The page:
I started Credo Fridays with the center of what I believe. God, part one, was how Jesus is my best understanding of God. The God who looks like Jesus, is the God I worship, the God I tell others about, the God who is the center of my heart, mind, soul and strength.
The obvious question, it seems to me in 2019, with a multitude of people who claim to follow Jesus, in an age where everyone is trying to appropriate Jesus for their own cause, who insist that Jesus is on their side, and to whom politicians attempt to favorably compare themselves or other politicians is…which Jesus?
The Jesus I believe in springs out of the prophetic tradition of the Jewish people. Jesus exists within a story and a context from which he cannot be separated and still be called authentic.
The Jesus I believe in is 100% man. Regardless of his parentage, the good news is that Jesus is as human as you are. As I am. There is no good news if Jesus isn’t every bit as human as you and me.
The Jesus I believe is part of a story and I have to know that story to understand the world and all its component parts. I have to know that story in order to hear the music to which I’m contributing. I have to know that story or I won’t be able to understand the myself or what I’m doing here. The Jesus I believe in is the key to understanding the whole book we call the Bible.
The Jesus I believe in unco-optable. He’s the same God who, in response to conquesting Joshua’s question, “Whose side are you on?” Always answers, “My side.” He doesn’t dance for me, cry for me or perform magic tricks on demand. He doesn’t help my team beat the other team. He doesn’t favor my human, political party over the others. He doesn’t make trouble bypass my life to dump it out on someone else. He doesn’t send hurricanes to punish people for misbehaving. Jesus doesn’t favor my church over another. He doesn’t join me but I am invited to join him. He is NEVER aligned with a human political party (did I say that already?).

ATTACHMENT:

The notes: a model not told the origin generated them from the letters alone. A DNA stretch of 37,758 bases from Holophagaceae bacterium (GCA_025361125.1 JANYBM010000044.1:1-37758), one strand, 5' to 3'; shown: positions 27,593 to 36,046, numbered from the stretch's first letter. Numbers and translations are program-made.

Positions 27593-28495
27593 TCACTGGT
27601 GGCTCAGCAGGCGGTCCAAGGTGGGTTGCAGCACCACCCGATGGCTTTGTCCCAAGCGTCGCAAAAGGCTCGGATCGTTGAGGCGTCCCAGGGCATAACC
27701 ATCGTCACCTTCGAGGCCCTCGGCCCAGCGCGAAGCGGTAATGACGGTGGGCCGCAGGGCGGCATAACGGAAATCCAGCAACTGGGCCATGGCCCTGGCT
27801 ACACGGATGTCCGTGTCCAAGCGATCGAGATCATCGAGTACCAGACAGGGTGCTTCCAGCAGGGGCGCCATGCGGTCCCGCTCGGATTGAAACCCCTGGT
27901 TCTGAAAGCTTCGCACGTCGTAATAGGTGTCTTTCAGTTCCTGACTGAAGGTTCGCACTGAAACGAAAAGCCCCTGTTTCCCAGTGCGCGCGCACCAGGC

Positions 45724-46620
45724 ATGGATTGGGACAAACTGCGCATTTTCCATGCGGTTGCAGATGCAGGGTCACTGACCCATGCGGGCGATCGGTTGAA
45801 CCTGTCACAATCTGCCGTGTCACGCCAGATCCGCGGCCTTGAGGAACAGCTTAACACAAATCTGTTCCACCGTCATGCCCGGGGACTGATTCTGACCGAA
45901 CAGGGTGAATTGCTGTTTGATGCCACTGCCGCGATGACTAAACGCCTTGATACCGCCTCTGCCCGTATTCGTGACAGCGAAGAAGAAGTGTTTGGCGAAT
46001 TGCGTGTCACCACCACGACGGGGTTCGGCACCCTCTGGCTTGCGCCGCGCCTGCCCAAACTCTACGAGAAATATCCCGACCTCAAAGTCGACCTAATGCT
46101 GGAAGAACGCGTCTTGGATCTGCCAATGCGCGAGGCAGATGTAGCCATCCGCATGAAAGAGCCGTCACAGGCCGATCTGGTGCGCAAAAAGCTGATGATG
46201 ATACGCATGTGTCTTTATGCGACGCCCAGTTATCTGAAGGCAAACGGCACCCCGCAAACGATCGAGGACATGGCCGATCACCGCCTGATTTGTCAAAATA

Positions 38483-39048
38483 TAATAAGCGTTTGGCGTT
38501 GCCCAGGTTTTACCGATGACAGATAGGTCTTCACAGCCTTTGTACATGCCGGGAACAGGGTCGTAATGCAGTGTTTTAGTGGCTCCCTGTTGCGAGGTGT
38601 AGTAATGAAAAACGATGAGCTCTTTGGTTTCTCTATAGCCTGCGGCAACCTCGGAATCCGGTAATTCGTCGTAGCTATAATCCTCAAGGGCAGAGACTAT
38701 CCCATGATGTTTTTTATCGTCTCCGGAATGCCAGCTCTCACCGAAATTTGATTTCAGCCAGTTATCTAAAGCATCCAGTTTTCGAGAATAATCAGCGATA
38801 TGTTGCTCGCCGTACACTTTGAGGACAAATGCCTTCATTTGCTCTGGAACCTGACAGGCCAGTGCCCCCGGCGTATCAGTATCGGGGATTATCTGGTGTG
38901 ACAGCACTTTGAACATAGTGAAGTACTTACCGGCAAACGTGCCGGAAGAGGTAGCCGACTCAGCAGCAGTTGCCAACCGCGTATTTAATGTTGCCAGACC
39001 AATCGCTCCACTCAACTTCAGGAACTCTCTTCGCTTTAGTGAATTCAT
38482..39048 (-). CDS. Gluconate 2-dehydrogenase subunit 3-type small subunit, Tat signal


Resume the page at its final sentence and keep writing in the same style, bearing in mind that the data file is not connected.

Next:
The Jesus I believe in disarmed the Powers by powerlessness. He came in peace and the way the kingdom comes is the kingdom that’s coming. He builds a peaceable kingdom and conquers exclusively by love and never by violence or even the threat of violence or any kind of coercion.
The Jesus I believe in chose an embezzler to manage his finances, elevated the status of women by inclusion, embraced outcasts and practiced table fellowship with the sexually immoral (and all the other ‘wrong kinds of people’), who confronted self-righteous leaders and congratulated the astute sinful people for their theological insights, who forgave and forgave, and he would never make it as a mega-church pastor (or even a mini-church pastor) today in North America.
The Jesus I believe in was far too inclusive for our conservative authorities today and far too demanding and confrontational for our liberal gurus.
The Jesus I believe in can be found in Matthew, Mark, Luke, John and Acts and be understood by everyone, from brilliant academics to those with no formal education. Knowing him, however, will require an investment of your entire lifetime.
The Jesus I believe in did not authorize any humans to be God’s final word on a subject and he never will. There’s a window we all can see through but only darkly for now. The Jesus I believe in looks for humility, not commanders; he blesses allegiance (of which we only get to pledge once) and he invites us to share dialog not diatribes.
As Dr. Lockridge famously said, “I wish I could describe Him to you. But He’s indescribable. Yes. He’s incomprehensible. He’s invincible, He’s irresistible. I’m trying to tell you, the Heavens cannot contain Him, let alone a man explain Him.” My description above is provided, not as a comprehensive or exhaustive description but with just enough details to distinguish the Jesus I believe in from the rest of the current cast.
My conviction is this – the Jesus I believe in is the one under whose influence I live…beyond that is just wish making or playing pretend.
“I believe what I believe it’s what makes me what I am / I did not make it no it is making me…” ― Rich Mullins